Two Fashion Vets Launch Consulting Agency to School Brands on Diversity After Viral Videos
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Two Fashion Vets Launch Consulting Agency to School Brands on Diversity After Viral Videos

The huge uproar that has been ridding industries all over of racist, sexist and discriminatory policies has made it’s way to the fashion industry as well.

In the wake of the murders of Breonna Taylor and George Floyd, consumers and industry folk have been calling on fashion and beauty brands, publications, and major companies to make necessary changes to their policies and diversify their leadership staff to provide more opportunities to minorities.

Chrissy Rutherford and Danielle Prescod — two seasoned fashion industry veterans — have joined forces to found 2 Black Girls, a consulting agency that aims to help school brands on diversity and inclusion, Harper’s Bazaar reports.

Rutherford — a current contributing editor at BAZAAR.com and former special projects director at the site — and Prescod — style director at BET.com — both have healthy resumes and sizable fan bases that support their decision to launch this new business.

Both expressed their struggles and frustrations being a part of an industry that boxes them in and posted videos in May calling out the fashion industry for ignoring the social issues of the world, BAZAAR reports. According to the CFDA, Rutherford’s viral video grew to over 5 million views while Prescod’s video garnered over 2.5 million views.

“People wanted us to weigh in to help educate them, and tell them what to do. I was like, we’ve been doing that for free. Now you’re going to pay us,” Prescod said, after sharing their videos online.

The idea for 2 Black Girls was then formed and developed into a full-fledged business, to offer brands and companies crisis-management and equitable solutions.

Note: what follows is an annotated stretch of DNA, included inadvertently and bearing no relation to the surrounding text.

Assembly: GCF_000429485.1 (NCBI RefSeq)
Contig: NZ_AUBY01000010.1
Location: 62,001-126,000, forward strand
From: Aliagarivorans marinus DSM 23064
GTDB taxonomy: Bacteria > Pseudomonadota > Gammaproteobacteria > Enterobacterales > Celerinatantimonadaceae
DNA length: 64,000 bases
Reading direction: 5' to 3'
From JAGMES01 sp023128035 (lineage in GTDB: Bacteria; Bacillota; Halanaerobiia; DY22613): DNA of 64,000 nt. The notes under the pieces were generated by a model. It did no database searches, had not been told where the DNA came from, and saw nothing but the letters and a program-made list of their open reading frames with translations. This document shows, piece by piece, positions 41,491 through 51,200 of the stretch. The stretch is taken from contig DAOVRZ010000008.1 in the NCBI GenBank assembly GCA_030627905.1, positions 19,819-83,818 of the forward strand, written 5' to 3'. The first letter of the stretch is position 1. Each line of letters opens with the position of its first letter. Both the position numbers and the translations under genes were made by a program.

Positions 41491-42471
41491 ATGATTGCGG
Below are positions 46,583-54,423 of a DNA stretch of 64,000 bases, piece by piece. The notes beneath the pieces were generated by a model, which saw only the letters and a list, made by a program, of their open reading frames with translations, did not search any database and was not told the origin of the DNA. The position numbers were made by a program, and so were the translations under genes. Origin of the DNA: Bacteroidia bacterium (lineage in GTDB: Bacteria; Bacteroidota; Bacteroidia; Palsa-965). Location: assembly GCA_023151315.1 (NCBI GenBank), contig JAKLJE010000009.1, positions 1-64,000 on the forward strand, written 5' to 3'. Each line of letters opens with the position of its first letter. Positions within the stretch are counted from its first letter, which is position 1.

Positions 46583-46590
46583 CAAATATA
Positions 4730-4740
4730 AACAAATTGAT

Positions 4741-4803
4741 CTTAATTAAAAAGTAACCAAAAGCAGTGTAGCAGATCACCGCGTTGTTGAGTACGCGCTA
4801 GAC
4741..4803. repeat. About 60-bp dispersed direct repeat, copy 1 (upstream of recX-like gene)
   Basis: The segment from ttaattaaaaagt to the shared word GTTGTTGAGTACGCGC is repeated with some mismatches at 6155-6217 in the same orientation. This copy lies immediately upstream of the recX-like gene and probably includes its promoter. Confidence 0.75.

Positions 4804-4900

In regards to the industry’s delayed response, Prescod shared her sentiments about brands and leaders in the fashion world who wish to present themselves as allies.

“I think it will all be revealed who is able to sustain their allyship and who isn’t,” Prescod told BAZAAR. “It’s already happening for a lot of brands. And so it’s really not enough for them to be very lazy about it.”

Now in addition to calling brands out, Prescod and Rutherford are looking for brands to go against the grain and do the work needed to change the narrative for Black people, people of color, women, members of the LGBTQIA+ community, and others in the industry.

“The fashion industry has repeatedly fumbled this very important responsibility and this power,” said Rutherford to CFDA. “Cultural appropriation has been a huge conversation in the industry for a while now for this reason. You exclude Black women from this narrative but you are constantly co-opting this narrative from Black women, but it’s not cool until it’s on a white person. When you are aware of this stuff and you see it happening over and over again, it just feels really sh*tty.”

Prescod and Rutherford are hopeful that their business will make way for mandatory change and more accountability in the fashion industry and beyond.

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